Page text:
Knuckle, Wrist & Finger Joint Replacement

In a joint replacement, the abnormal structures of the joint are removed and replaced. These structures are bone, cartilage, and synovium. Removing these tissues removes the painful, worn bone surfaces and makes room for new artificial parts, called implants, that are inserted into the prepared bones. Implants are special types of metal or plastic, or specific kinds of carbon-coated materials. The new parts allow the bones to move with little or no pain.

Replacements can be inserted into the middle joints in the finger (called proximal interphalangeal or abbreviated PIP, see Figure 1). They can also be placed at the knuckle joints (called metacarpophalangeal or abbreviated MP) at the base of the finger where it meets the hand. The exception is the thumb, where the lateral forces are so high, that implants fail quickly. Thus, the thumb MP joint is fused when painful. Implants can also be placed into the wrist at the distal radius and into the carpus, being placed solely into the distal ulna. At the elbow, a total elbow replacement can be performed, replacing the proximal ulna and distal humerus, or just the radial head can be replaced. Fingertip joints are too small to receive implants, so they are often fused if arthritis is too painful.

Artificial joints in the hand may help:

  1. Reduce joint pain
  2. Restore or maintain joint motion
  3. Improve the look and alignment of the joint(s)
  4. Improve overall hand function
Figure 1
Finger joint replacement implants
Figure 2
Common types of splints used for hand therapy after a finger joint replacement or other joint replacement surgery


In a normal joint, bones have a smooth surface. This is made from articular cartilage. It is on the end of the bones. It allows one bone to glide against another. A thin layer of fluid (synovial fluid) greases the joints. The fluid acts like oil in an engine to keep parts gliding smoothly. When the articular cartilage wears out, problems develop, and a joint replacement may be needed. This could be due to damage or abnormal joint fluid. Joints may become stiff and painful. This is arthritis, the end result of these changes. Arthritis can occur from genetic risk in combination with each person’s life and lifestyle. This is “wear and tear” osteoarthritis. Arthritis can also occur after a fracture or ligament sprain where the joint is chronically unstable. It can also occur from inflammatory conditions such as rheumatoid arthritis and or gout in hands.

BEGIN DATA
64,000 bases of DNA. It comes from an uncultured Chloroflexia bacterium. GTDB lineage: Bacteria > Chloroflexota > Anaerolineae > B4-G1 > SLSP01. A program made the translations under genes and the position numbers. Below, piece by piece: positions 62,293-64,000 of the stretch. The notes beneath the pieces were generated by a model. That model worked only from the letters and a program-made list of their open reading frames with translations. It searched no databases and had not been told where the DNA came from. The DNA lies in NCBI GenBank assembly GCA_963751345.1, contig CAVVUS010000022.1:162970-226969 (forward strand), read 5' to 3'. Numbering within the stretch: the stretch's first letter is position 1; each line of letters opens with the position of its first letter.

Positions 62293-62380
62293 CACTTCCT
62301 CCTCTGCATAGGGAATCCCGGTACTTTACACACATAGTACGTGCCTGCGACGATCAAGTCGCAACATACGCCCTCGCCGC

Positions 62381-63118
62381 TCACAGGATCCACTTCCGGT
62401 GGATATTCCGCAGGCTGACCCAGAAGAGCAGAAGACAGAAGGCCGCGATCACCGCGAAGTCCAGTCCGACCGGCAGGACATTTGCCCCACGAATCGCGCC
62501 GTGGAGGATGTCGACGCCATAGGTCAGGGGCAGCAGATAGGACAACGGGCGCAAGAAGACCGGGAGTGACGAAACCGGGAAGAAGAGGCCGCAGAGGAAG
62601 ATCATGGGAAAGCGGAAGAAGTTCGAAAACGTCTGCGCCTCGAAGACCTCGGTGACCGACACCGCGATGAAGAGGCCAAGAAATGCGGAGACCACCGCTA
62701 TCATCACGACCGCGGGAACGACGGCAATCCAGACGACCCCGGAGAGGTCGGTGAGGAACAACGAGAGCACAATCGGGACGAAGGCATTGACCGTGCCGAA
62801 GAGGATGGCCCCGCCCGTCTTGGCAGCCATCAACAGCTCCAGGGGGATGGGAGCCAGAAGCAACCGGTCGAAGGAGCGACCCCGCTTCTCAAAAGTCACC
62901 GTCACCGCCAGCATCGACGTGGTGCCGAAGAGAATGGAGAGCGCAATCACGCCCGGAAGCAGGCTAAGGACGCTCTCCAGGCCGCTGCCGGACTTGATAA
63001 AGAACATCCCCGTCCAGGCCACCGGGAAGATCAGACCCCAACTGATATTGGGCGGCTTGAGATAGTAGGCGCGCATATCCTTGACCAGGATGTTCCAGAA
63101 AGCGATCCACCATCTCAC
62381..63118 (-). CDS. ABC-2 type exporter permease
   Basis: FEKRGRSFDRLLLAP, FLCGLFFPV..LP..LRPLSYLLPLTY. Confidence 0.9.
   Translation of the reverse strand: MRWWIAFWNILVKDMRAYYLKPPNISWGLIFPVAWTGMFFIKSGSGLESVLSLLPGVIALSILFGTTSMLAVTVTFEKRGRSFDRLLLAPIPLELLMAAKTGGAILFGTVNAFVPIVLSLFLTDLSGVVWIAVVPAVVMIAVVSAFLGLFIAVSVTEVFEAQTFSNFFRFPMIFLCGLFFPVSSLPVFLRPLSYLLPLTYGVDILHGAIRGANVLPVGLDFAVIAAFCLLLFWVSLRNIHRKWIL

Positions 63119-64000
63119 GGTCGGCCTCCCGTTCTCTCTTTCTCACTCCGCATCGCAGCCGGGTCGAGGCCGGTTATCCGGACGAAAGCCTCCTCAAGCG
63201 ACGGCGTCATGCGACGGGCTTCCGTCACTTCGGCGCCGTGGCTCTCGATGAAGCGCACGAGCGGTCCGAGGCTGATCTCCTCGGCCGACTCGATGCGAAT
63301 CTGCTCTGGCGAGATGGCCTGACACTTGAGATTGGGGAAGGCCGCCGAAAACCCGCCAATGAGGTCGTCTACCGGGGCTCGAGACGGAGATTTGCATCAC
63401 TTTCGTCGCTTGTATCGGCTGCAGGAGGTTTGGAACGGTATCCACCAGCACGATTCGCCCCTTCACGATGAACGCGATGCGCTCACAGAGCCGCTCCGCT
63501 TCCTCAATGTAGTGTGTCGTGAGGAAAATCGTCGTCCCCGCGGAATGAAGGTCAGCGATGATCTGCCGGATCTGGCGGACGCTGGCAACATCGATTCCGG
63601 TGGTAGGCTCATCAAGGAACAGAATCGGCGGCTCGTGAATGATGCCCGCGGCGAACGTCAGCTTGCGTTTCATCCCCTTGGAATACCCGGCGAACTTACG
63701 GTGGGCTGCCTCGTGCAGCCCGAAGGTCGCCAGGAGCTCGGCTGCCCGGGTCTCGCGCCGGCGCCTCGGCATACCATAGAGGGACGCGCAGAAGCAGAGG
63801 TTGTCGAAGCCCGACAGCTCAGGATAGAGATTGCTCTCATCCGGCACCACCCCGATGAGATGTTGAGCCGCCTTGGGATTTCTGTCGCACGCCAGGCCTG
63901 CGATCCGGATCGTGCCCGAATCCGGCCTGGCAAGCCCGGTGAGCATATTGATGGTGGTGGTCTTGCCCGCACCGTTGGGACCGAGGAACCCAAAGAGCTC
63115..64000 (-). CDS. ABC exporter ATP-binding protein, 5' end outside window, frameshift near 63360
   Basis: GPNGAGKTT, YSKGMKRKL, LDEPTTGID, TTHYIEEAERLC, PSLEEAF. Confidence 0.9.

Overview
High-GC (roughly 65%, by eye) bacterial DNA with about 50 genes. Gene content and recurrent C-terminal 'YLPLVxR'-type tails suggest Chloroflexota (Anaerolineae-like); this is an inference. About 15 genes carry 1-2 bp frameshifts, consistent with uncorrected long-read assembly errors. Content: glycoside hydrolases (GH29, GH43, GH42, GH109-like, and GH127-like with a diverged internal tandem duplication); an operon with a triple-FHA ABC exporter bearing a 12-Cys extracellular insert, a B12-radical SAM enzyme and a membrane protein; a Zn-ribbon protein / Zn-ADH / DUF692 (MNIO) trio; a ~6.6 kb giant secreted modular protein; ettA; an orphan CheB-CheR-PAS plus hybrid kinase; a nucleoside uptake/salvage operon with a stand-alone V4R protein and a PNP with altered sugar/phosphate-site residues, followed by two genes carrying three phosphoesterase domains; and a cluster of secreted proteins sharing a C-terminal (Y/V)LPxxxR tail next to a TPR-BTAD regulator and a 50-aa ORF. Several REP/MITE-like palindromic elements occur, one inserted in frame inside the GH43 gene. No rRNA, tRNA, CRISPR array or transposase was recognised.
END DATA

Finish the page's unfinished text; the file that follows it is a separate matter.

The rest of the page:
Surgery is performed by opening the injured joint and removing the worn tissues as described above. Soft tissues are preserved or repaired when lax or non-functional. Each joint has unique characteristics. There may be several different styles of implants available. Each implant may be made of a different material and may be secured within the bone in different ways. Some implants are soft and flexible and simply rest within the bone, and have some intended motion between the implant and the bone. Other implants are solid and rigid and may be pressed tightly into bone where motion between implant and bone is not intended. Other rigid implants may be cemented into bone to gain stability. Each implant style has unique advantages and disadvantages that your surgeon will describe so they can select the implant that is best suited for you.

Implants can fail over time by breaking, loosening, or having the bone around them resorb or fracture. Some total joints can dislocate. They can often be revised or redone. If there is severe bone loss or infection, a new implant may not be advised. In that case, a fusion where the two bones are linked together to heal can relieve pain, but this removes all joint motion. Another alternative may be removal of the implant without placing a new one.


Hand therapy supervised by a trained hand therapist is almost always required after any joint replacement surgery, usually for several weeks to months. Special splints are generally used depending on which joint was replaced and how the surgery was done (Figure 2).

To ensure the best results after surgery, follow your surgeon and therapists’ directions. Call your surgeon if you experience a sudden increase in pain or swelling or change in function, or if you have specific questions about your new joint(s).

© 2020 American Society for Surgery of the Hand

This content is written, edited and updated by hand surgeon members of the American Society for Surgery of the Hand. Find a hand surgeon near you.

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